Logged

In 2003 as Hurricane Isabelle was approaching Washington , DC , our
US Senate/House took 2 days off with anticipation of the storm. On the ABC
Evening news, it was reported that because of the dange
def38
Dennis
*

Reputation 10
Offline Offline

Motorcycles: BMW R1150GS, '01
GPS: County Line, AL
Miles Typed: 153

My Photo Gallery





Ignore
« Reply #28 on: December 21, 2006, 12:11:07 am »




Ooh.. that's something I didn't think of...  I'll do that.  Someone in the other thread suggested putting teflon tape under the bleeder valve too and I think I may need to do that as well.  Thanks for all the help guys.


DO NOT USE TEFLON TAPE ON ANY BRAKE SYSTEM FITTINGS.....IT CAN KILL YOU.

To bleed your brake system that is now full of air, take an empty milk jug and make a hole near the neck to tightly accommodate a piece of flexible tubing that fits on the bleeder nut. Put your shop vac suction hose into the neck of the milk jug. Attach the tubing to the bleeder nut. Remove all brake fluid from the reservoir. Inspect the bottom of the reservoir for debris and crud which may be blocking the fluid port. Clean the reservoir with an appropriate cleaner and remove all cleaner. Fill the clean reservoir with DOT4. Turn on the vac and open the bleeder nut slightly watching the fluid level in the reservoir. Continue to refill the reservoir with fresh DOT4 until you have completely exchanged at least one reservoir of DOT4. Snug the bleeder nut and button everything back up. And do not let your brake fluid run dry ever again or we'll be reading about you in the obits.
Logged
Uncle Bob
turbo passion
*

Reputation 10
Offline Offline

Miles Typed: 753

My Photo Gallery




Ignore
« Reply #29 on: December 21, 2006, 12:37:38 am »

most things involving brakes can kill you Bigsmile

Teflon tape is not only dangerous in a brake system, its also completely pointless.  Bleeders seal at the flare on the end of the bleeder screw seating, the threads do nothing but apply tension to the flare.  Putting teflon on the threads just makes you feel better.  

The common belief that air snakes past the threads is completely false.  you do not rely on "seeing" air bubbles using a mity-vac or other such devices, to decide if all the air is out.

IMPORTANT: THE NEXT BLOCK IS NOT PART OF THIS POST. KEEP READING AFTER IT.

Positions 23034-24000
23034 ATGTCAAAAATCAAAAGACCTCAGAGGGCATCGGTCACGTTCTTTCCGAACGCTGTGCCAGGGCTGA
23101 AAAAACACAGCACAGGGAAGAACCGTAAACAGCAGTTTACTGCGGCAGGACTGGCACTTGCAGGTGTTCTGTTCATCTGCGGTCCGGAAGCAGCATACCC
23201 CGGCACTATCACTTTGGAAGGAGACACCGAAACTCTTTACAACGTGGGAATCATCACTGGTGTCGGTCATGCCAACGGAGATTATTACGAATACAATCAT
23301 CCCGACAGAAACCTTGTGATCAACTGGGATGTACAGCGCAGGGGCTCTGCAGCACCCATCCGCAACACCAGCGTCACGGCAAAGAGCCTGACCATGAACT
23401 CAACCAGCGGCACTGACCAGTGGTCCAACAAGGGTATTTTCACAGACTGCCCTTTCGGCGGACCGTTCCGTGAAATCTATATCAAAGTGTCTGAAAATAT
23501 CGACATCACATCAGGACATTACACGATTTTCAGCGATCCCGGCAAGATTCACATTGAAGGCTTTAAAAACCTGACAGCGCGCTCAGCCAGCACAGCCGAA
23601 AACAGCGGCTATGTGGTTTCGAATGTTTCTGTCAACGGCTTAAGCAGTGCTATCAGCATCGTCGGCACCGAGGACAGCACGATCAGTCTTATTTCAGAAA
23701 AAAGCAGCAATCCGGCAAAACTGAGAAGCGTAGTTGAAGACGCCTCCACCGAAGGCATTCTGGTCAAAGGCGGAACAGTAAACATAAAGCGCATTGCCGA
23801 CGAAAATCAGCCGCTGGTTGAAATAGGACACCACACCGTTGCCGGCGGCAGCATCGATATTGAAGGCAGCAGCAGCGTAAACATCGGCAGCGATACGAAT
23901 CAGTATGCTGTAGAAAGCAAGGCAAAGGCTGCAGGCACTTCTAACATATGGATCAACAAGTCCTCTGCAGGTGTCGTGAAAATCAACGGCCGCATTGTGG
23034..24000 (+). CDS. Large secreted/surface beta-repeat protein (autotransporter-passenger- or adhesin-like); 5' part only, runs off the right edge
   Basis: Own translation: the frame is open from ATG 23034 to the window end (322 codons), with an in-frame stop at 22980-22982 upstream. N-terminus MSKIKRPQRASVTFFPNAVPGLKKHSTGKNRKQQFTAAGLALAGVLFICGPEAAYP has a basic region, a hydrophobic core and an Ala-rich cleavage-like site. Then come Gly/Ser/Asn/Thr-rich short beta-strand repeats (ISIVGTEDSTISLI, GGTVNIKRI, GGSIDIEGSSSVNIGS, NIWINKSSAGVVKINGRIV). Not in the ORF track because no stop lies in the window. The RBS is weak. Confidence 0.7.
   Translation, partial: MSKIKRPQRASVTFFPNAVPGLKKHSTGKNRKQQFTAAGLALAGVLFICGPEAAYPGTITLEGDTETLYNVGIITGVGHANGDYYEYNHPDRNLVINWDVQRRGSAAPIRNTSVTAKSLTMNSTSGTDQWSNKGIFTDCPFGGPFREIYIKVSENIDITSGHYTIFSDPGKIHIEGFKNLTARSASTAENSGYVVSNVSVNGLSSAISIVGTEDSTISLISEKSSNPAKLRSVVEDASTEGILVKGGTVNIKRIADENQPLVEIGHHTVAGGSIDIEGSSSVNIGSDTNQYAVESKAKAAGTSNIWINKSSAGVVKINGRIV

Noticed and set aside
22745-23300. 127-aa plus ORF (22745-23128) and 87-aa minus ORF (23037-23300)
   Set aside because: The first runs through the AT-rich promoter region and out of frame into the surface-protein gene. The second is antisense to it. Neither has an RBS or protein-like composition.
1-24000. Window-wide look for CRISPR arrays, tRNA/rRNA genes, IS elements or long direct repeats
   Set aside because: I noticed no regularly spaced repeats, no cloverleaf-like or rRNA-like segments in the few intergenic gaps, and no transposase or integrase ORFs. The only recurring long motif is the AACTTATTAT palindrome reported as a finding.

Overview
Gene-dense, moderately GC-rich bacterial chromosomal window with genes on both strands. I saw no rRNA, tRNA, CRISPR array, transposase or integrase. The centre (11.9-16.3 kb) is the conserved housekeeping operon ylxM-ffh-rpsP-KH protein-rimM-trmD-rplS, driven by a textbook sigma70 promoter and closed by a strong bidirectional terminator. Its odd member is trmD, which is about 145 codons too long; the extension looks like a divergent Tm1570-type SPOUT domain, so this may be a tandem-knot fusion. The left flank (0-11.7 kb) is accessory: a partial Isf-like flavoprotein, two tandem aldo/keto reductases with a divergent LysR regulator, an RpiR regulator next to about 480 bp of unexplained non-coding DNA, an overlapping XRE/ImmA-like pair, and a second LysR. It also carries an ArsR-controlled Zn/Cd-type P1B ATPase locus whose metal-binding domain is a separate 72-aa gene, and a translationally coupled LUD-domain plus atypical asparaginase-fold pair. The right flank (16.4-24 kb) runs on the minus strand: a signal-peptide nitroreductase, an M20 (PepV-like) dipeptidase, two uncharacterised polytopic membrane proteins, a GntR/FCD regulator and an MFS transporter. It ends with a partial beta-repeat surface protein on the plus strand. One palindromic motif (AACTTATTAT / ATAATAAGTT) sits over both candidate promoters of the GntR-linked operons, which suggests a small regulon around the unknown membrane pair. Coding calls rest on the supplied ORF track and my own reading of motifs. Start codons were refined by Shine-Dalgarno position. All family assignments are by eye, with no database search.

Its another reason why I don't use such devices for bleeding systems.   I know it goes against the grain of many on bike forums, but IMO, such miracle devices create more problems than they solve.  They don't speed up the bleeding process.  They do not remove air from the system "better".  A wrench and a firm understanding of how the system works will do way better any day than magical tools.
Logged

99 ZRX1100 - turbo'd
06 DRZ400-SM - turbo'd
86 Ninja1000R "rat bike" - turbo'd
mike goodwin
Junior Member
*

Reputation 10
Offline Offline

Motorcycles: 1992 BMW K75S
Miles Typed: 1157

My Photo Gallery




Ignore
« Reply #30 on: December 21, 2006, 08:46:59 am »

Perhaps that is so Bob while brake bleeding a m/c that uses a standard hydraulic brake system but i will tell you in no uncertain terms that if a bike has ABS brakes like my BMW K75S and the system gets air into it you will bleed that thing until the second coming and you still wont get the air out of the system unless you do use a strong vacuum method.
And a hand held MityVac wont get it done either.
A compressor hooked up to a pneumatic MityVac will though.


mike
Logged

mike
IBA 8384
photomd
Thread Killa
*

Reputation 14
Offline Offline

Years Contributed: '06, '08
GPS: In the Land of Cotton (SC)
Miles Typed: 2146

My Photo Gallery





Ignore
« Reply #31 on: December 21, 2006, 08:55:22 am »

I'll respectfully disagree. I've replaced the master cylinder on my oilhead with ABS. I completely drained the system, replaced it and filled it up again. I use a mityvac: handheld. It worked fine as it has on my TDI VW, my Montero and every other vehicle I've owned over the last 10+ years.

Now the oilhead did take some tapping here and there, cracking the banjo bolt at the master cylinder, but with patience and feel, it was back to normal inside of an hour.